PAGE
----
Week In Review
- Global stocks tumbled before paring some losses. Most commodities sold off. Benchmark Brent crude oil prices dropped to the lowest since the start of the year. Perceived safe-haven assets such as gold, Japanese yen and government bonds rallied. German long-maturity bond yields touched record lows. Sovereign yield curves flattened significantly.
- The League, part of Italy’s ruling coalition, pulled its support for the government, triggering a potential early election this year. The UK economy shrank for the first time since 2012 in the second quarter. Eurozone’s manufacturing downturn deepened. German and French industrial output declined sharply in June.
- China’s services sector grew at the slowest pace in July in five months. Beijing reported better-than-expected trade data, but the export sector remains under pressure from increasing U.S.-China trade tensions.
Weekly and 12-month performance of selected assets
|Equities||Week (%)||YTD(%)||12 Months (%)||Div. Yield|
|U.S. Large Caps||-0.4%||17.8%||4.4%||2.0%|
|U.S. Small Caps||-1.3%||13.1%||-9.2%||1.7%|
|Bonds||Week (%)||YTD (%)||12 Months (%)||Yield (%)|
|U.S. Investment Grade||0.6%||12.0%||11.8%||3.0%|
|U.S. High Yield||-0.3%||9.9%||5.8%||6.1%|
|EM $ Bonds||0.8%||13.5%||12.8%||5.2%|
|Commodities||Week||YTD (%)||12 Months||Level|
|Brent Crude Oil||-5.4%||8.8%||-18.8%||$58.53|
|Currencies||Week||YTD (%)||12 Months||Level|
Past performance is not a reliable indicator of current or future results. It is not possible to invest directly in an index.
Source: Refinitiv Datastream. As of Aug. 9, 2019.
Notes: Weekly data through Friday. Equity and bond performance are measured in total index returns in U.S. dollars. U.S. large caps are represented by the S&P 500 Index; U.S. small caps are represented by the Russell 2000 Index; Non-U.S. world equity by the MSCI ACWI ex U.S.; non-U.S. developed equity by the MSCI EAFE Index; Japan, Emerging and Asia ex-Japan by their respective MSCI Indexes; U.S. Treasuries by the Bloomberg Barclays U.S. Treasury Index; U.S. TIPS by the U.S. Treasury Inflation Notes Total Return Index; U.S. investment grade by the Bloomberg Barclays U.S. Corporate Index; U.S. high yield by the Bloomberg Barclays U.S. Corporate High Yield 2% Issuer Capped Index; U.S. municipals by the Bloomberg Barclays Municipal Bond Index; non-U.S. developed bonds by the Bloomberg Barclays Global Aggregate ex USD; and emerging market $ bonds by the JP Morgan EMBI Global Diversified Index. Brent crude oil prices are in U.S. dollars per barrel, gold prices are in U.S. dollar per troy ounce and copper prices are in U.S. dollar per metric ton. The Euro/USD level is represented by U.S. dollar per euro, USD/JPY by yen per U.S. dollar and Pound/USD by U.S. dollar per pound.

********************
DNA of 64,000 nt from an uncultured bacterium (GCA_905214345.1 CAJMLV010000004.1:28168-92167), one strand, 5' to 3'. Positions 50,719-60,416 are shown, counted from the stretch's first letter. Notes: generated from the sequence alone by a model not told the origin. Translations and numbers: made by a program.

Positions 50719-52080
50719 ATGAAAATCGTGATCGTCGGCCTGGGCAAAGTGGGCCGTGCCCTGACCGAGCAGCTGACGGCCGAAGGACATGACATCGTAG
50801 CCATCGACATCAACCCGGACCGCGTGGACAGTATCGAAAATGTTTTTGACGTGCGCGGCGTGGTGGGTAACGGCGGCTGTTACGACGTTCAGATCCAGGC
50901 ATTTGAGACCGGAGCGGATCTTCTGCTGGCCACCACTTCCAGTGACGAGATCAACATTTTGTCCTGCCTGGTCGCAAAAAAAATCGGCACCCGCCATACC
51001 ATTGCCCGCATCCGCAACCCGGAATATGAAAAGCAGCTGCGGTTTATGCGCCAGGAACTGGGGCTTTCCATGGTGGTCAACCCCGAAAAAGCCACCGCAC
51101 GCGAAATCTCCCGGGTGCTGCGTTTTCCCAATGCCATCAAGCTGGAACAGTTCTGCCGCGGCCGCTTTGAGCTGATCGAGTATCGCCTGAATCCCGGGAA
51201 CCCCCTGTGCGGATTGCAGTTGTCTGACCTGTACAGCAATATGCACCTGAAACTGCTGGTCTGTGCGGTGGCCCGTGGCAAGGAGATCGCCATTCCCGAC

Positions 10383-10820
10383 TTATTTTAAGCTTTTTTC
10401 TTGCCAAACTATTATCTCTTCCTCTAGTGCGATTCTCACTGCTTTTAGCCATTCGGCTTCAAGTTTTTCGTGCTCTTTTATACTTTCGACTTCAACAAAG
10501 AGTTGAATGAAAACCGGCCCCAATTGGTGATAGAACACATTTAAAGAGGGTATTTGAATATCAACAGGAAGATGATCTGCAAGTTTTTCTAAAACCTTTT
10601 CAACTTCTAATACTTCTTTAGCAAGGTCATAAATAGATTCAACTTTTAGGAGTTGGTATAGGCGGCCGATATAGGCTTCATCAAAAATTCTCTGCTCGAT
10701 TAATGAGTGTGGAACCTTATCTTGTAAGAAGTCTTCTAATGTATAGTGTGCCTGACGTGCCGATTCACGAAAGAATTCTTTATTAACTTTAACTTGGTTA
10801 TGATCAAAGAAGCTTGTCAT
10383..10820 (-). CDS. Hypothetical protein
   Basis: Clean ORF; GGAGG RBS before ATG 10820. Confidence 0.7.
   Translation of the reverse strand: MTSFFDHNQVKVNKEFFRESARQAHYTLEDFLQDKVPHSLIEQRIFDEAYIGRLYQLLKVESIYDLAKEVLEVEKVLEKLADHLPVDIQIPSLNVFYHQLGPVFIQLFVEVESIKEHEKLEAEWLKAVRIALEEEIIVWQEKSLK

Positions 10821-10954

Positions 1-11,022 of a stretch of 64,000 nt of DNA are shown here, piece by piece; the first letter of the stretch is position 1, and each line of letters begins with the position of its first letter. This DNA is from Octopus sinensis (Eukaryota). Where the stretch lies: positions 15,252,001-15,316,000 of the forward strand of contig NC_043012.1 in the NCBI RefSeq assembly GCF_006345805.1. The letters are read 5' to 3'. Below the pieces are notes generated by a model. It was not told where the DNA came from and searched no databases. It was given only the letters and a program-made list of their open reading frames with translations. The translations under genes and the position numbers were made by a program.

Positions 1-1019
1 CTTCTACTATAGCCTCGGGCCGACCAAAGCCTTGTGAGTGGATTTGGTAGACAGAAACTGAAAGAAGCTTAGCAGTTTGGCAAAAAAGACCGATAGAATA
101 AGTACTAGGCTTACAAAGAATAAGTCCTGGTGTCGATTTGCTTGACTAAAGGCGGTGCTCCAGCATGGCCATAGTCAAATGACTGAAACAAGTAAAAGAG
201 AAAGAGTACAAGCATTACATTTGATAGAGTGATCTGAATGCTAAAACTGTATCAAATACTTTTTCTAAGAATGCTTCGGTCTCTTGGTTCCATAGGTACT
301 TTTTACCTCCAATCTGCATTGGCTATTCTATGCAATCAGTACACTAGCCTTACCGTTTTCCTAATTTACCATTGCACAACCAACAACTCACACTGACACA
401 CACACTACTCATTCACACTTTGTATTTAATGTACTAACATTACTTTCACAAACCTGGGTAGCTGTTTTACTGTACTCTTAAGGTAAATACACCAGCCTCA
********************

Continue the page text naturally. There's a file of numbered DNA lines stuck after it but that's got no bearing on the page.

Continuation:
|Aug. 13||German consumer price index, ZEW economic sentiment|
|Aug. 14||China industrial output, urban investment, retail sales; eurozone second-quarter gross domestic product|
|Aug. 15||U.S. retail sales|
|Aug. 16||University of Michigan survey of consumers; Organization of Petroleum Exporting Countries (OPEC) monthly oil market report|
Chinese data will be in focus this week. Both industrial production and retail sales for July are expected to moderate slightly following the uplift in the previous month. Markets could be vulnerable if the data miss expectations, given the weaker investor sentiment and soft manufacturing business surveys globally in recent weeks. Policy stimulus has been supportive, and we see the potential for additional stimulus taken up by the Chinese government to offset the impact of increasing trade tensions – likely through further fiscal easing.
Asset class views
Views from a U.S. dollar perspective over a three-month horizon
|Equities||U.S.||A supportive policy mix and the prospect of an extended cycle underpin our positive view. Valuations still appear reasonable against this backdrop. From a factor perspective, we like momentum and min-vol, but have turned neutral on quality due to elevated valuations.|